At the recent HOW Design Live Conference, held in Chicago, I had the opportunity to attend a talk by Stefan Mumaw on “Presentations That Rock: How To Stand Up There And Slay.” I was in awe of the way Mr. Mumaw described the formula for building a presentation from planning, connection, and visual support through storytelling. He brought up some compelling points of what makes a presentation successful. It suddenly struck me was that I was looking at presentations the wrong way and here is why:
There are two different types of presentations.
- Presentation with speakers who tell stories, captivating audiences with their ideas and passion. The eyes of the audience are glued to the speaker, fascinated with every word. Think great speakers like Steve Jobs, Martin Luther King, Jr, or Sheryl Sandberg. These speakers either don’t use a deck or the deck is constructed with beautiful visuals that are crafted and lovely to look at.
- Presentations that are actually documents, may be a bit more educational and serve a particular purpose for that company or event. The focus is on the content of the deck, and the speaker is less of a focal point. The decks may have a lot of bullets, charts, and graphs that may be hard to read or flash by too quickly. Now, I am not saying that this type couldn’t be captivating or tell a story, but they are handled in different ways. Therefore, the deck needs to be designed differently. In either case, the goal is to communicate an idea or that one single thing, that matters most, to the listener.
So how do I encourage my clients to think more strategically about their PowerPoint or Keynote presentations? I decided to reach out to Mr. Mumaw for his advice.
His response was this: “When starting off, ask if it is a presentation, or is it a document?”
A presentation is more than just someone talking on a stage. It is an opportunity for a speaker to become a storyteller. An excellent presentation has ebb and flow, the element of surprise, passion, the give, and take. Speakers capture the audience with authenticity, passion, emotion, and courage. If a deck is used, it is used as support, not as the guide. Decks don’t move people, people move people. The audience is solely focused on the speaker, and the deck lends itself to support the speakers’ story visually. What is the designer’s role in a presentation? To create the ebb and flow with the use of video and visual backgrounds to support but not take away from the speaker. How do I encourage my clients to rethink their presentations? Mr. Mumaw states, “It is our responsibility as a creative to teach what a presentation is before we even start a design. Come to an agreement or understanding of what makes a great presentation, that people don’t want to read, they want to be moved, and remind the client of what moves them.”
Example of a presentation that might be considered a document but utilizes a visual base.
So how do I approach this thinking with my clients? He continues, “Education is always the most effective way to collaborate, and that’s what a deck design is: a collaboration. As a designer, if you try to educate during the gathering of content, you will always lose those battles, for your client is invested in the content at the point and won’t want to waste time or circle back. But if you educate ahead of time, do your own ‘presentation on presentation,’ show decks that you believe are designed well and presentations that you believe are effective, get everyone to agree, you have a base of standard, and the subjectivity is lessened.” For this type of presentation, ideally, the designer is brought in before any type of deck is constructed so that roles, decisions, and the outcomes are agreed upon in the beginning, not during or when it is too late.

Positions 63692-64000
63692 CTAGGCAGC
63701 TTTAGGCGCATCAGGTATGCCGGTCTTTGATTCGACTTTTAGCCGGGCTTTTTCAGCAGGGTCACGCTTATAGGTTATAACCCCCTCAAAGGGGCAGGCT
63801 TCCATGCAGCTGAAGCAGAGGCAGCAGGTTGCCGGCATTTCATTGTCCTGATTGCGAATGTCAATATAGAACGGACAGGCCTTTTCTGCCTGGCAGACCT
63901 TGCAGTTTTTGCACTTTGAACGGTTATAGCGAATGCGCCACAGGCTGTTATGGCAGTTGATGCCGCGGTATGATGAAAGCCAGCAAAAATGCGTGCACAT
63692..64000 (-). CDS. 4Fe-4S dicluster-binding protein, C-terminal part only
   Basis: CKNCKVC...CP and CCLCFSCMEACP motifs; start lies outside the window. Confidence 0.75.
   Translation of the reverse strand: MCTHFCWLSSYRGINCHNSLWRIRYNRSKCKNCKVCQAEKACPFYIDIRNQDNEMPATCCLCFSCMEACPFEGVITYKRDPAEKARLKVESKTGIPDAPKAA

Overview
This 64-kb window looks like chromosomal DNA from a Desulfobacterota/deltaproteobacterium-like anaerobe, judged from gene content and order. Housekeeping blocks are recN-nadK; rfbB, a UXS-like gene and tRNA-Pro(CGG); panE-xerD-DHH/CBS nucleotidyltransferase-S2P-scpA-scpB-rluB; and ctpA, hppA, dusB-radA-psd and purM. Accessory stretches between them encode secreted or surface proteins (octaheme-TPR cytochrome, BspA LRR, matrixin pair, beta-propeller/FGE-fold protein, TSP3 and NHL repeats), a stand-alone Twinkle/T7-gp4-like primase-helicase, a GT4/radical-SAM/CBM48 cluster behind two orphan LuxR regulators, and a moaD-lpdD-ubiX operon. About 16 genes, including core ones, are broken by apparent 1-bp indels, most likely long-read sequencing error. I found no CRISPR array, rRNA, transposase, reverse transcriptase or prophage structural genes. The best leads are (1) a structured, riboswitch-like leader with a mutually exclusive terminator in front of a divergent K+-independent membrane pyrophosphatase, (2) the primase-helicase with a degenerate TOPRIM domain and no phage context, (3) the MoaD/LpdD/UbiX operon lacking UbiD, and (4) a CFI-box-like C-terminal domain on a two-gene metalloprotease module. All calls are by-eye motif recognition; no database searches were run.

What if it is a document? In reality, most clients ask for a “document.” A team of people work on the gathering of content and data to compile into a deck, then hands it over to a designer to make pretty, seem less crowded, maybe add a few animations, etc. At this point, a “document” is comprised of a deck and a speaker (or many speakers) presenting as the voice over to that content. In this context, the audience is most likely to be less focused on the speaker and pay more attention to the deck.
As a designer, it is my task to take that information then and apply a design that helps assist with that story. How do I design the ebb and flow, add surprises and resolution in the content provided to me and make it visually interesting? That is the challenge. Mr. Mumaw recommends asking these essential questions:
- What is the purpose?
- Who will need to edit?
- How will it be delivered?
- Who is the audience?
- What is the lifespan?
Once you have these answers, as a designer, you should be able to know your limits and set out to design, and design it well.
When thinking about what type of presentation you want to create, know your audience well! “Every industry is different. Every audience in every industry has one thing in common: they’re human. They can, and want to be moved. What moves a group of scientists is different than what moves a group of film students, but both want to be inspired, they want to be informed, and they want to be entertained.”
I was very honored to have Mr. Mumaw’s advice. I genuinely appreciate his viewpoint and hope you do, too. And to quote his sincere sign-off: “No one has ever said, ‘Man, I hope this presentation is information dense, and the presenter reads it.’ At least I haven’t come across someone who has yet : )”!
So when all is said in done, I hope to be able to incorporate his guidance into my next presentation assignment – maybe for you? If you’re starting to think about your upcoming presentation (or a future project) and want to create a “presentation that rocks,” let’s talk.